Tale Of Two Campaigns

Romney, a self-described data junkie known for exacting audits, left Boston-based consultancy Bain & Co. with a handful of colleagues to form Bain Capital in 1984. The firm started out as a traditional venture firm. But under Romney’s leadership, the firm eventually evolved into primarily a buyout shop, making a series of successful investments in companies like Domino’s Pizza and The Sports Authority. In his best-known deal, Romney and two partners planted $600,000 of seed-stage money in Staples Inc. Staples, which opened its first store in a Boston suburb in 1986, now has a market capitalization of nearly $20 billion.

Over the years, Romney stepped away from Bain Capital on two notable occasions. He took a leave of absence to nurse an ailing Bain & Co. back to health in the early 1990s, and he left the firm for a year to run for the U.S. Senate in 1994. By the time he exited from Bain Capital for good in 1999 to perform another rescue mission, this time to salvage the scandal-tainted Salt Lake City Winter Olympics, Romney was playing a much smaller role in the firm he co-founded.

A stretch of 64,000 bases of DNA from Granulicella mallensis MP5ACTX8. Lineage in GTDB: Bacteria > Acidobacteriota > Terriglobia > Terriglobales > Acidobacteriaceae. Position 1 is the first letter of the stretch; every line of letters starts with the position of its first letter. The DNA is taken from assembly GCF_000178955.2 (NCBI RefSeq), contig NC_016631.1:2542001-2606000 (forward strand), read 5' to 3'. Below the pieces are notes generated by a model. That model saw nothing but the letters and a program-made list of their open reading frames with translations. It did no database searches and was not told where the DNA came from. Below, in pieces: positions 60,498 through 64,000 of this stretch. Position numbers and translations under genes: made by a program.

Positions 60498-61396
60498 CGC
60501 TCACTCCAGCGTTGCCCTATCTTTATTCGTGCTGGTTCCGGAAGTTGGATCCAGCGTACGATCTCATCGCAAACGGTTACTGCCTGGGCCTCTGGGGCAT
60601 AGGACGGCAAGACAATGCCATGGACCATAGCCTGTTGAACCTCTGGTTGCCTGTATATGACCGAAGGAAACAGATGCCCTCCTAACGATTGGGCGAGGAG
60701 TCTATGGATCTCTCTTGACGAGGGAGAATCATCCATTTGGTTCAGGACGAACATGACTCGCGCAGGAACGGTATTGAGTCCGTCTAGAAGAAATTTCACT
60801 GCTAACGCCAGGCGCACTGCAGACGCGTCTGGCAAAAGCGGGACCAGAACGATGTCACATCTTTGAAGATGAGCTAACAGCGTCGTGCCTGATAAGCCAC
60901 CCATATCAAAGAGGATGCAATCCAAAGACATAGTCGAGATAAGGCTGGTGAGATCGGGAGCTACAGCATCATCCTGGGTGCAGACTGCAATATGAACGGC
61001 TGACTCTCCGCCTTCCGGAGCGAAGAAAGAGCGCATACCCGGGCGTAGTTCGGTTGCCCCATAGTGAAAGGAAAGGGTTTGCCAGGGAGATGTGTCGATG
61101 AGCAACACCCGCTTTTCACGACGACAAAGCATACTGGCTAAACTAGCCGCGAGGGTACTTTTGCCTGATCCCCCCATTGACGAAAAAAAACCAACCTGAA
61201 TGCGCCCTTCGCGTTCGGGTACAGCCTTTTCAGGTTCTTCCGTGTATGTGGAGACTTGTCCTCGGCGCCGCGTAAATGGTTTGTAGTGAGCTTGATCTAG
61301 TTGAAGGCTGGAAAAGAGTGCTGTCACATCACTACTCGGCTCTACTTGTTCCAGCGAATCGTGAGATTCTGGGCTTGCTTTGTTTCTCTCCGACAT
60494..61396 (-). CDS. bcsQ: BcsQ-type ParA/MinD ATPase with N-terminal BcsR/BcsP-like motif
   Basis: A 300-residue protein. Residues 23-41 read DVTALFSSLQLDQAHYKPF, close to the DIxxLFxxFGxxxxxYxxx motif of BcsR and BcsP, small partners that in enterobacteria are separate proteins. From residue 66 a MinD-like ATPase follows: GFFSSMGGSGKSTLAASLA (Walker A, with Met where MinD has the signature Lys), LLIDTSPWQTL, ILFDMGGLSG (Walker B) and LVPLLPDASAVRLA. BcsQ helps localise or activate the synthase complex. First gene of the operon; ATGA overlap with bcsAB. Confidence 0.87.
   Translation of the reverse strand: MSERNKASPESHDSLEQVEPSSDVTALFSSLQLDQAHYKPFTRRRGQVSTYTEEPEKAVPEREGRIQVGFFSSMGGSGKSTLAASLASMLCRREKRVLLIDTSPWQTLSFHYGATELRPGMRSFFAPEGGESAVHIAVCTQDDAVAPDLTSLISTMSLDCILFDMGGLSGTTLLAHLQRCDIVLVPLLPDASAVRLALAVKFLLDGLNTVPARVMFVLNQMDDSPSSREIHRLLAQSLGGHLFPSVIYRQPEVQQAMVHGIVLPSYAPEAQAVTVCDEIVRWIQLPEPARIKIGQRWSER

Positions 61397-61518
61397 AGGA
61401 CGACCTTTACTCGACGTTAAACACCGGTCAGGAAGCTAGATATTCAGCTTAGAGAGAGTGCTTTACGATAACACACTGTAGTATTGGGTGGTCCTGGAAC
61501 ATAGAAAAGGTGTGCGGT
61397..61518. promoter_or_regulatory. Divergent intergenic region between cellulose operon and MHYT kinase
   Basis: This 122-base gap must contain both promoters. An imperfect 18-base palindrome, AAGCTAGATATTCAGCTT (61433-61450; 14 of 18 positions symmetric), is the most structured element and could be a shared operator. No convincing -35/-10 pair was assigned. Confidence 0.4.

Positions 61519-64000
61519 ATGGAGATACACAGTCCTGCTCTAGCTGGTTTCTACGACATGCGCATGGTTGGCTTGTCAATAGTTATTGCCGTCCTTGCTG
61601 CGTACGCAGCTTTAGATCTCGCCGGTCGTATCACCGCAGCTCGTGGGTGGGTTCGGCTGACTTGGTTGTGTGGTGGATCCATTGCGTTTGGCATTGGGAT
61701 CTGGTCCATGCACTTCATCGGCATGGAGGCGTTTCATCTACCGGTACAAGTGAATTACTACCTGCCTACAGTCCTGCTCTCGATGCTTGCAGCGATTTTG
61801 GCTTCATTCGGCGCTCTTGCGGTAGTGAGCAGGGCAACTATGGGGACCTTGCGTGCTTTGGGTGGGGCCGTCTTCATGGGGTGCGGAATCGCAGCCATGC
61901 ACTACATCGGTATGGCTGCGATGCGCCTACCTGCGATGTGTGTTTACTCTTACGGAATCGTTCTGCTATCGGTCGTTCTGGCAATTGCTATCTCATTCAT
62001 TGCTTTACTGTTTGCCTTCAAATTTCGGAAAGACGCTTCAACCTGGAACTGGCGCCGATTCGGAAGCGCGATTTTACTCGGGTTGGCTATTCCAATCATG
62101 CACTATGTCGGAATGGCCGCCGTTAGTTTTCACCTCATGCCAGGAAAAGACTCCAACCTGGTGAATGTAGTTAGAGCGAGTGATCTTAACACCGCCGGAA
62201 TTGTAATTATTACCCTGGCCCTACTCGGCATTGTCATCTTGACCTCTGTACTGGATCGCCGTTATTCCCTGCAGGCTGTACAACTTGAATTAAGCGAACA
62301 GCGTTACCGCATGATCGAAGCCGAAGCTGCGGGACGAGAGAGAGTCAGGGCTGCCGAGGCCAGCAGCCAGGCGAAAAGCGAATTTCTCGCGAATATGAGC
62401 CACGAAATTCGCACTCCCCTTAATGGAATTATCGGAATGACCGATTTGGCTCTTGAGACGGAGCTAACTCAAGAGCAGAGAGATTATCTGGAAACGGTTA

When he made his first bid for public office in 1994, Romney, the son of former Michigan governor George Romney, presented an unusually formidable challenge to Democrat Ted Kennedy. Romney put his record at Bain Capital front and center, boasting of having helped create 10,000 jobs.

Though a 32-year incumbent in 1994, Kennedy responded aggressively by trying to turn Romney’s private equity success story on its head.

A series of attack ads portrayed Romney as a “ruthless” buyout king who pocketed $11 million in the same year Bain Capital laid off scores of employees at an Indiana paper plant and denied health care coverage to Staples employees. (Romney’s campaign responded by saying those employees worked part-time and were therefore ineligible for health benefits; full-timers naturally received coverage.)